Man files suit against Best Buy for brutality

by Max Rust

A New York City man, who claims his stepson was strangled to death by Best Buy security guards in South Carolina four years ago, filed a lawsuit Monday in Hennepin County District Court against the company — alleging he, too, was choked by Best Buy employees.
Errol Maitland joined several protesters Monday at a press conference in front of City Hall about police brutality and alleged police misconduct in south Minneapolis last Friday.
Maitland has been staunchly campaigning against police brutality since the summer of 1995 when his stepson, 25-year-old Douglas Fischer, died outside a Best Buy store in Spartanburg, S.C.
According to media reports, Fischer attempted to buy $4,000 worth of computer machinery with a phony credit card and was then chased out of the store by two security guards. The guards caught him and the two parties scuffled. Reports say that Fischer collapsed and later died.
An initial autopsy indicated that Fischer died from a heart defect. A second autopsy, however, linked his death to strangulation. The Spartanburg authorities found no wrongdoing by the guards.
A wrongful death lawsuit brought against Best Buy was later settled.
Maitland has since protested Best Buy stores nationwide. He targets the company’s headquarters in Eden Prairie, Minn., once a year.
He claims Best Buy employees attacked him Aug. 20 when he gathered with other protesters outside the headquarters.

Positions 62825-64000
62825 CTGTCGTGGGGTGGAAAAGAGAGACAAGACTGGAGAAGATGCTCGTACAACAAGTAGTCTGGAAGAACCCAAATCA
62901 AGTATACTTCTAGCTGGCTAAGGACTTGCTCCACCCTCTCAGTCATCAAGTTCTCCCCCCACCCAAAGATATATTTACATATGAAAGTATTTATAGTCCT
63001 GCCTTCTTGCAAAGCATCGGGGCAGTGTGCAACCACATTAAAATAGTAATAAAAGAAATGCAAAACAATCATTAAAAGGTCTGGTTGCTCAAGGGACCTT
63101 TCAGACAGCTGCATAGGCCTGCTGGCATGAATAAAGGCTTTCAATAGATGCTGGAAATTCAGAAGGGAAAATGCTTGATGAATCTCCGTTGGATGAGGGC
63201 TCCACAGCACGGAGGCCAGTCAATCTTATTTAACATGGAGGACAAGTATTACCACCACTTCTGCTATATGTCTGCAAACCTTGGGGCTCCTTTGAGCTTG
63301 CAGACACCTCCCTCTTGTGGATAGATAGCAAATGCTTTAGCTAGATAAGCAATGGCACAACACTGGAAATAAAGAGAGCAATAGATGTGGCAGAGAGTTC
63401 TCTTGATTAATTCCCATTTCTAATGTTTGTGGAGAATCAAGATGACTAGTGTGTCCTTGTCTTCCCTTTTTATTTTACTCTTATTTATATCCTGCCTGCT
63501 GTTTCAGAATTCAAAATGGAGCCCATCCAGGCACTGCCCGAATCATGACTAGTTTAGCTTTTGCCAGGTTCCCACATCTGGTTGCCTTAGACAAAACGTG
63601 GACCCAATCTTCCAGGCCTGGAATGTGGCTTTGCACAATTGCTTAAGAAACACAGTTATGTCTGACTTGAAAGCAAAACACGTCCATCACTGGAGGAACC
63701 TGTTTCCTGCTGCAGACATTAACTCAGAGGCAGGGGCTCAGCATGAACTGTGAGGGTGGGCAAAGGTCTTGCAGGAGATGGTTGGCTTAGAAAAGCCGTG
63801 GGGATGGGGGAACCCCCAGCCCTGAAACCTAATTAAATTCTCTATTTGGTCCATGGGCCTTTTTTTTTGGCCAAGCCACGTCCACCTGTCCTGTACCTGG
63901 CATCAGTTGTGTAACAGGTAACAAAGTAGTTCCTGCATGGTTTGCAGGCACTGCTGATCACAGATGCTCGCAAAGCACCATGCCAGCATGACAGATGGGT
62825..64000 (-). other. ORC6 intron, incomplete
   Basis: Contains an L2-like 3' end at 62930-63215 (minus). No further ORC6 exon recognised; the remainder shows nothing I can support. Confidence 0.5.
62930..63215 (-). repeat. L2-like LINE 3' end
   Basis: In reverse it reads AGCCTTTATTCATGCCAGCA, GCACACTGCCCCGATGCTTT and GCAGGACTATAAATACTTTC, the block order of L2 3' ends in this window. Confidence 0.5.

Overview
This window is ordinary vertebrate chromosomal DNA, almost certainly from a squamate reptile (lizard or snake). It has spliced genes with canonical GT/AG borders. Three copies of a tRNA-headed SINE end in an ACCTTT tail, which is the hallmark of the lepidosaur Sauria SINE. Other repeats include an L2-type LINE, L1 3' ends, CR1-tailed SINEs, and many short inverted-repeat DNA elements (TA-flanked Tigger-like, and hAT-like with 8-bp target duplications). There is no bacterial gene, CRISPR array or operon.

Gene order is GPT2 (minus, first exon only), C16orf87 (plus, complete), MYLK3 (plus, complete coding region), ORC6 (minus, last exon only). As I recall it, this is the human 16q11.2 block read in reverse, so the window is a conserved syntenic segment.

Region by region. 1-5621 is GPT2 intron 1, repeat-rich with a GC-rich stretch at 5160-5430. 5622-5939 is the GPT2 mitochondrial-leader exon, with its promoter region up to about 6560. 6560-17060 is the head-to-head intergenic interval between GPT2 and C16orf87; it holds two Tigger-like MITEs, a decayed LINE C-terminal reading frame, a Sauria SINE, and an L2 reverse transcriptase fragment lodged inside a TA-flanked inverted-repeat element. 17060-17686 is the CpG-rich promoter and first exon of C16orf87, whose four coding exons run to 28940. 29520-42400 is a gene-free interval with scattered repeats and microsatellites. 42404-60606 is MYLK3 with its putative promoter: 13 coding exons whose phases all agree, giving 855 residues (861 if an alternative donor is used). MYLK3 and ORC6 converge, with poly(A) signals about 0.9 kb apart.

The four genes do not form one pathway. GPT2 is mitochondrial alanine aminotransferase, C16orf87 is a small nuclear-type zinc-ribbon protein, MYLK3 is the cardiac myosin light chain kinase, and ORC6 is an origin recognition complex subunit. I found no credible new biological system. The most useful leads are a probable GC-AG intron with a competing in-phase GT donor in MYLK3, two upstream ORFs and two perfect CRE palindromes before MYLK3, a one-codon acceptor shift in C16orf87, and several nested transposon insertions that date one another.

According to a statement prepared by his lawyer, “Mr. Maitland was attacked by a Best Buy employee, who grabbed him around the neck, threw him down and banged him on the stairs.”
“We vehemently deny all of these allegations, and the truth will come out in court,” said Laurie Bauer, a spokeswoman for Best Buy.
Instead, she said the protesters injured the workers of the electronics company, scaring several others in the building.
“Based on whatever our employees experienced and what happened here at our corporate headquarters, we will not be settling this,” she said.
But Maitland vows he will keep fighting Best Buy and police brutality in general.
“We are still in a state where we believe that you have to do something in order for the police to beat you up,” Maitland said. “But all you have to do is be black, or be an activist, and then you become a target.”

Max Rust covers the local community and welcomes comments a [email protected]